Advanced Immunological Treatment and Research Medical Center

Can You Prevent Heart Disease By Eating Dark Chocolate?

Eating one piece of dark chocolate a day could prevent heart disease and help diabetes sufferers by reducing blood sugar and insulin levels, scientists have discovered.

Scientists found that chocolate increases “good” cholesterol when between 200 and 600 milligrams a day is consumed.

The benefits depend on the amount of cocoa taken, making plain chocolate better than white or milk varieties.

In the study experts examined the cardiometabolic health of 1,139 volunteers who consumed chocolate flavanols in 119 different trials.

Authors who orchestrated the randomised controlled trials (RCTs) claimed the study shows the “urgent need” for more trials to improve understanding of the short-term benefits.

How To Prevent Heart Disease: Eating Chocolate?

Author Dr Simin Liu, professor and director of the Centre for Global Cardiometabolic Health at Brown University, USA, said: “Our meta-analysis of RCTs characterises how cocoa flavanols affect cardiometabolic biomarkers, providing guidance in designing large, definitive prevention trials against diabetes and cardiovascular disease in future work.”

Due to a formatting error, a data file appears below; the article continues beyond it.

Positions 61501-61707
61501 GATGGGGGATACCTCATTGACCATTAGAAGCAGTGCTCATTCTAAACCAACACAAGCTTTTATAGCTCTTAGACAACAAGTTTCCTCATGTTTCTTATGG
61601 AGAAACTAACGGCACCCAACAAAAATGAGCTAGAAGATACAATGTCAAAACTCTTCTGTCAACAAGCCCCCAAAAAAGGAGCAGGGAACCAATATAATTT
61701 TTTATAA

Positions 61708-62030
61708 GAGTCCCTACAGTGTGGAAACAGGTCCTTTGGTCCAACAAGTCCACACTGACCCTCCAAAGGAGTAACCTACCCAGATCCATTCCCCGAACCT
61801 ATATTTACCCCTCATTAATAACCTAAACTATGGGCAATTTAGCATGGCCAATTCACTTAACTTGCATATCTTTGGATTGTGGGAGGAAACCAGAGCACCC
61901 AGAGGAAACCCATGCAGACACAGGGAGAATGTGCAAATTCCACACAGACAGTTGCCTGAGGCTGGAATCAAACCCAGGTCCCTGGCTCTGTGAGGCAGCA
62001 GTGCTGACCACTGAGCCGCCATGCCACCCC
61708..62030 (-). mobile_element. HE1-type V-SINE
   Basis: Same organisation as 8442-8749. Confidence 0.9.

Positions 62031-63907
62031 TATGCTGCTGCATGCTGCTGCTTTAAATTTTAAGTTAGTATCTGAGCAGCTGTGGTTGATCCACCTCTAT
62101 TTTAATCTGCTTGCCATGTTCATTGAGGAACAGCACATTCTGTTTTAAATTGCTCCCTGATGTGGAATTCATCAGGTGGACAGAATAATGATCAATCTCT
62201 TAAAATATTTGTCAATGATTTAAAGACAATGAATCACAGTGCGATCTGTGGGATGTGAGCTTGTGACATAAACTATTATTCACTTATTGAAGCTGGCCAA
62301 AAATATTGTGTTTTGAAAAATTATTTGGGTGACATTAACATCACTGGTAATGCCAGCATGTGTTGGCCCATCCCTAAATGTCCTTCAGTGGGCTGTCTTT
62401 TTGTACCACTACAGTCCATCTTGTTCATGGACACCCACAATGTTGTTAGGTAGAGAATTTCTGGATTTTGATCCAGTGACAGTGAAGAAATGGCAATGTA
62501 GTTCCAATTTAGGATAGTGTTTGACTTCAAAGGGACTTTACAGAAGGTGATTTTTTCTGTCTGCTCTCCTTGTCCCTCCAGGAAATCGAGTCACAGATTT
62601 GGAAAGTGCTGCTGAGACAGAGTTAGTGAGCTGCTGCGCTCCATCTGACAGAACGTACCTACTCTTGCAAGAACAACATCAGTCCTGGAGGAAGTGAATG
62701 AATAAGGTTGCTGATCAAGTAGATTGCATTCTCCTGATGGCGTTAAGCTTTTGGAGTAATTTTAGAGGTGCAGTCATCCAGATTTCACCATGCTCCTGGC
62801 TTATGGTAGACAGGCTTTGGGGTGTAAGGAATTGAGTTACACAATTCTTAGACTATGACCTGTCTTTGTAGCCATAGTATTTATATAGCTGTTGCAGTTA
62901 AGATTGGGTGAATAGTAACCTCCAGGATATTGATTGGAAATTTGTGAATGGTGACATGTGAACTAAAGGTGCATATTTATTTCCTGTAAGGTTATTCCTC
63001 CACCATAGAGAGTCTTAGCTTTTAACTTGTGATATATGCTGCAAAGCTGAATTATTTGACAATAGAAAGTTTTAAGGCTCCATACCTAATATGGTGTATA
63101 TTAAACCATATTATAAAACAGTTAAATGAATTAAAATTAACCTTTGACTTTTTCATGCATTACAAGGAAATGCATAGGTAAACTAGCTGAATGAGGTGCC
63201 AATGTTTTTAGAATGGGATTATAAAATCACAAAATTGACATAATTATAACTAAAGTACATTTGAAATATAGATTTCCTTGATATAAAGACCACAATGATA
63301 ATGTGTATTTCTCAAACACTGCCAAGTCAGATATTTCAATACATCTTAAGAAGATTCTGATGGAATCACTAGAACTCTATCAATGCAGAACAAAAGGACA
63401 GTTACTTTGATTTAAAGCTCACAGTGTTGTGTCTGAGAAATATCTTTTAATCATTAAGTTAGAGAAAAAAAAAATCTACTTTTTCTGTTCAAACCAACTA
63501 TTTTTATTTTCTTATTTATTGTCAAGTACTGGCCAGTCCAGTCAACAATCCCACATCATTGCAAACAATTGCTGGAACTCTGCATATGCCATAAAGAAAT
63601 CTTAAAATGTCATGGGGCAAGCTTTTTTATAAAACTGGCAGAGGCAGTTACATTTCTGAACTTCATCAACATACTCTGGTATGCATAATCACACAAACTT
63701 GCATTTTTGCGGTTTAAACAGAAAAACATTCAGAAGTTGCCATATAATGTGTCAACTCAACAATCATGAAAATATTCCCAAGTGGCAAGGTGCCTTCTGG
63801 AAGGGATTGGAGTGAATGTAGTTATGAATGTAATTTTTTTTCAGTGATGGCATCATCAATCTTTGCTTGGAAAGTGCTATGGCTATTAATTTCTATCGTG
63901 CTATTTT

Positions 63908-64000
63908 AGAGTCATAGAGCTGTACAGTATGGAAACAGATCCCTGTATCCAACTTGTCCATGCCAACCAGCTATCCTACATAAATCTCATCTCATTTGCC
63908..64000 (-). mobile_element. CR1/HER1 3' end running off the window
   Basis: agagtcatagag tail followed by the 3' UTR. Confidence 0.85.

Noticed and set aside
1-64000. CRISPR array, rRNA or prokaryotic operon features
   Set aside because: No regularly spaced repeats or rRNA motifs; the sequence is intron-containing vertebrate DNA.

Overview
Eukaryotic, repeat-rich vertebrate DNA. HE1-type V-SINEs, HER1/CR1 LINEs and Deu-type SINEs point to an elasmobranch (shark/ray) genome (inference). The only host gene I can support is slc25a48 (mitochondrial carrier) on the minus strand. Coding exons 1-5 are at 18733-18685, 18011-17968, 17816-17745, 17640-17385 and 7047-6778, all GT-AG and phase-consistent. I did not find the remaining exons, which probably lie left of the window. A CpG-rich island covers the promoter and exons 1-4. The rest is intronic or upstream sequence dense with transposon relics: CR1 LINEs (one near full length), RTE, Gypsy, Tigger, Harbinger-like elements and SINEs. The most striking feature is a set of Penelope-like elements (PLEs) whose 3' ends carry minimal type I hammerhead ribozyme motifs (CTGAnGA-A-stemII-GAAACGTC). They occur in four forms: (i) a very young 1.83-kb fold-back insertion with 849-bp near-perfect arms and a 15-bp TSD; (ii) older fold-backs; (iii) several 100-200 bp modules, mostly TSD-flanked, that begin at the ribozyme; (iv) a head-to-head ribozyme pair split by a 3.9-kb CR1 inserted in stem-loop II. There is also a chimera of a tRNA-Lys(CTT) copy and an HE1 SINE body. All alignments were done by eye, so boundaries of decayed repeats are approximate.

None of the studies were designed to test directly whether cocoa consumption leads to reduced cases of heart attacks or type two diabetes.

Graduate student Xiaochen Lin, who worked with Dr Liu on the study, added: “We found that cocoa flavanol intake may reduce dyslipidemia (furred arteries), insulin resistance and systemic inflammation, which are all major subclinical risk factors for cardiometabolic diseases.”

The study, published in the Journal of Nutrition, was funded by the American Heart Association, National Heart, Lung and Blood Institute and Mars.

Miss Lin said: “The treatment groups of trials included in our meta-analysis are primarily dark chocolate – a few were using cocoa powder based beverages.

“Therefore the findings from the current study apparently shouldn’t be generalised to different sorts of chocolate candies or white chocolates, of which the content of sugar/food additives could be substantially higher than that of dark chocolate.”

The authors concluded: “Our study highlights the urgent need for large long-term RCTs that improve our understanding of how the short-term benefits of cocoa flavanol intake on cardiometabolic biomarkers may be translated into clinical outcomes.”

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